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The Day Jon Ruiz Came to Eugene

October 24th, 2019 by dk

Eugene’s City Manager Jon Ruiz is retiring today. I remember the day he first came to town. The Eugene City Council chose 36 residents as a “citizen panel” to interview the three finalists for the job on Feb. 1, 2008. I was among them. A few days before the interviews, we were each asked to formulate a question that could be asked for each interview.

Group interviews are always strictly scripted, to make everything fair for all candidates. The questions are usually very predictable, and they have a cadence that doesn’t resemble the tone and tempo of real life.

I set out to disrupt that cadence. Here’s the question I offered: “You have three dozen citizens in the room with you this afternoon who know this town better than you. Choose one, at random. What’s the one question you’d most like to ask? After you ask that question, but before they answer it, tell us what you expect their answer might be.”

City staff initially rejected my question because it was “too weird,” but they listened to my reasoning. I wanted a question that had a different give-and-take rhythm. I wanted to measure not the candidate’s intelligence, but their demeanor — maybe even their character. Staff relented and my question was included.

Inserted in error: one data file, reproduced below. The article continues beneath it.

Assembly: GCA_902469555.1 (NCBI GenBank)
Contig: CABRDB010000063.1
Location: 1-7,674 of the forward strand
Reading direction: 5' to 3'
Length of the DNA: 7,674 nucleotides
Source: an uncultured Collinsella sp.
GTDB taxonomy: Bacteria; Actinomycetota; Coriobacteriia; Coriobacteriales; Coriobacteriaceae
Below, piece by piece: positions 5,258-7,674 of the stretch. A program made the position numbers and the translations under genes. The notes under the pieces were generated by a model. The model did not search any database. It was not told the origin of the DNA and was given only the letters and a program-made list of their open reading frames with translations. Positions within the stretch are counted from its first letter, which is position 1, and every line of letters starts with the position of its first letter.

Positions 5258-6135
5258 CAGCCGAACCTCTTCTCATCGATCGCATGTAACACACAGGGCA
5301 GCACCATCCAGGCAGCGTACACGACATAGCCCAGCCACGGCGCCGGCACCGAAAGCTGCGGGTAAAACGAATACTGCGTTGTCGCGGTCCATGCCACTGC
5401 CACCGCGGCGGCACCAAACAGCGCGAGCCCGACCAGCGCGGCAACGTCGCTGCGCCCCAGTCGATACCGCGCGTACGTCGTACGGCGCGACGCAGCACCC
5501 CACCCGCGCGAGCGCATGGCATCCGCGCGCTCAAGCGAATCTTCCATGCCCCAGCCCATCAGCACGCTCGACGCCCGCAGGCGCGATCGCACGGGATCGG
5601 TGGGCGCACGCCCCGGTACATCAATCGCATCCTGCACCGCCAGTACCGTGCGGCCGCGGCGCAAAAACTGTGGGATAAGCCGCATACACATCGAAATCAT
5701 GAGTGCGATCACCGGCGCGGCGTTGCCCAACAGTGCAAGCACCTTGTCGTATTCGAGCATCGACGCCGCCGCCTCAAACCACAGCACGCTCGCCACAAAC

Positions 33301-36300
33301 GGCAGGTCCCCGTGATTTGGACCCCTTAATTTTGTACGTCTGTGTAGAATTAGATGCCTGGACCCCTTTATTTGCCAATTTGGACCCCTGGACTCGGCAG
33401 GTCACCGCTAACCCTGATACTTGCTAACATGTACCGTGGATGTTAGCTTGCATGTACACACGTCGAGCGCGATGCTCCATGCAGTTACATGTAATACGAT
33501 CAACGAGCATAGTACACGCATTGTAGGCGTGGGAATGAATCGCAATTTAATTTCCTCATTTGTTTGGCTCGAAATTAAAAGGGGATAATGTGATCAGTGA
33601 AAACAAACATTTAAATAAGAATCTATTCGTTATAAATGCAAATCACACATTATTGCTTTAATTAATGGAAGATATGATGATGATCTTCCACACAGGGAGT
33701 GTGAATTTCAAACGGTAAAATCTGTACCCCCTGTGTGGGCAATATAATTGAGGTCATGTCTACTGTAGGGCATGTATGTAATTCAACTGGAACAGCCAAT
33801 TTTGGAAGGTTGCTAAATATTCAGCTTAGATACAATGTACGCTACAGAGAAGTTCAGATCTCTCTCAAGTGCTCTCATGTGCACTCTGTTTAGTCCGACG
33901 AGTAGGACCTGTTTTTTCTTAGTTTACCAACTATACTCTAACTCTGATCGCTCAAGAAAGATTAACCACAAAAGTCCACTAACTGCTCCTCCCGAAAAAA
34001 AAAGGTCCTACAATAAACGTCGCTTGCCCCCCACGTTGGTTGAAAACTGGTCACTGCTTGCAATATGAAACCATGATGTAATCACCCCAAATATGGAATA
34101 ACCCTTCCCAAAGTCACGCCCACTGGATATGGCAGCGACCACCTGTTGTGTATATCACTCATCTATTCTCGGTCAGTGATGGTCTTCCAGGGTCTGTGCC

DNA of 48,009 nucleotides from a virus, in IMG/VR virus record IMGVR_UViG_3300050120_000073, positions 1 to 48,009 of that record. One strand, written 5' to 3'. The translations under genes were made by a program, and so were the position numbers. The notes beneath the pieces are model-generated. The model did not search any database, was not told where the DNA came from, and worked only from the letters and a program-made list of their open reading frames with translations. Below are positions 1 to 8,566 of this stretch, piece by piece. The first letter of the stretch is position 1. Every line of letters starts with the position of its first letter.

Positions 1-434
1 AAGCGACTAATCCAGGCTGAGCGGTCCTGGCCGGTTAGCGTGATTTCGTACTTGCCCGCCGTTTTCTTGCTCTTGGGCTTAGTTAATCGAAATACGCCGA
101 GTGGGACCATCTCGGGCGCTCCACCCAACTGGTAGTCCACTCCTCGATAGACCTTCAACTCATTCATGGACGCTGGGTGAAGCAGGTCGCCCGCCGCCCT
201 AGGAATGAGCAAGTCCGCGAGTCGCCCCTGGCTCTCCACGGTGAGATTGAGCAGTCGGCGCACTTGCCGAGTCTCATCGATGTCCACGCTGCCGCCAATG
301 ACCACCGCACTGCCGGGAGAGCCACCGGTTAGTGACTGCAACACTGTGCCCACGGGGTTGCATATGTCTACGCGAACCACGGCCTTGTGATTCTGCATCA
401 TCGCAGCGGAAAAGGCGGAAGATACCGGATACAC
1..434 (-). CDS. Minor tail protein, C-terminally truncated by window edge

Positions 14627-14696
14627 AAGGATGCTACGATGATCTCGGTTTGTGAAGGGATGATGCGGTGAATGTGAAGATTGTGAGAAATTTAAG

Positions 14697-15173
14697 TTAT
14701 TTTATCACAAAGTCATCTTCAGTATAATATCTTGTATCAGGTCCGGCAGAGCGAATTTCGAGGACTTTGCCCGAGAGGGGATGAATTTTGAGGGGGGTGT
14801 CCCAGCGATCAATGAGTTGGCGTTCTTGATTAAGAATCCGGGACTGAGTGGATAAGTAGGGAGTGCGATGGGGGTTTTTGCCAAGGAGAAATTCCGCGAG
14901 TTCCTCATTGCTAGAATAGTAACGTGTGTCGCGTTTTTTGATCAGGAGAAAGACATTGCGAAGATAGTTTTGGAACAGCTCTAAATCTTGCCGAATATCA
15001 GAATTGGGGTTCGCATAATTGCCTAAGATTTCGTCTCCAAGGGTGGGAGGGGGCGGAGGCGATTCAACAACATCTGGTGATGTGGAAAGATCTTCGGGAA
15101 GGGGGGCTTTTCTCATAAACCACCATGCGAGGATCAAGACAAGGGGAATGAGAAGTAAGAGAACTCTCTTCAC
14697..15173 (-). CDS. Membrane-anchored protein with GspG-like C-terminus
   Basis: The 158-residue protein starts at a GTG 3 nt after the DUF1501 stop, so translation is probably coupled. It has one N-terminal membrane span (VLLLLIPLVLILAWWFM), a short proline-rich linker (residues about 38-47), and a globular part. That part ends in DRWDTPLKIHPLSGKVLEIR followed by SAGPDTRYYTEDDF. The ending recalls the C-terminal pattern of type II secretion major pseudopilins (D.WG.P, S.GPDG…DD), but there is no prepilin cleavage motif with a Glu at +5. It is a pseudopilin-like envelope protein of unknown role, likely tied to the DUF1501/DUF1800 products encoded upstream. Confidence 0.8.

I remember Ruiz chose the person closest to him. Ken Tollenaar was seated in the front row. He asked why there were so many potholes in the road coming into town. He didn’t know what Ken’s answer might be, which was why he asked the question. Ruiz described himself as a “public works guy,” but we saw a curious mind in action.

He nailed it — especially the last part. Anyone hoping to lead an organization with 1400 employees had better not assume they will always be the smartest person in the room. “I don’t know” was the correct answer, and Ruiz was the only candidate with enough humility and self-confidence to give it.

One candidate asked a question that was so simple that everyone would have known the answer, but it was asked to produce a feel-good moment for the answerer. The other asked a question that was designed to display some academic detail he had gleaned about Eugene — homework he had done in preparing for his interview.

One question was too easy. Another was too hard. Ruiz’s question was just right.

I wrote to a friend later that day this quick evaluation: “I think everyone in the room would agree we met one has-been, one rising star and one roll-of-the-dice. We’d all agree who was past his prime, but the room was split on who of the remaining two is a gamble and who is a rising star.”

City council chose Ruiz — a gamble to some. We watched his star rise together.

It’s good we had a diverse committee evaluating candidates, and it’s good that staff was willing to vary the style and content of questions asked. Also, it’s good there were potholes in the road from the airport. They served us well, as did Ruiz.


Don Kahle ( writes a column each Friday for The Register-Guard and blogs at

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SCOTUS Nerd Convention

October 24th, 2019 by dk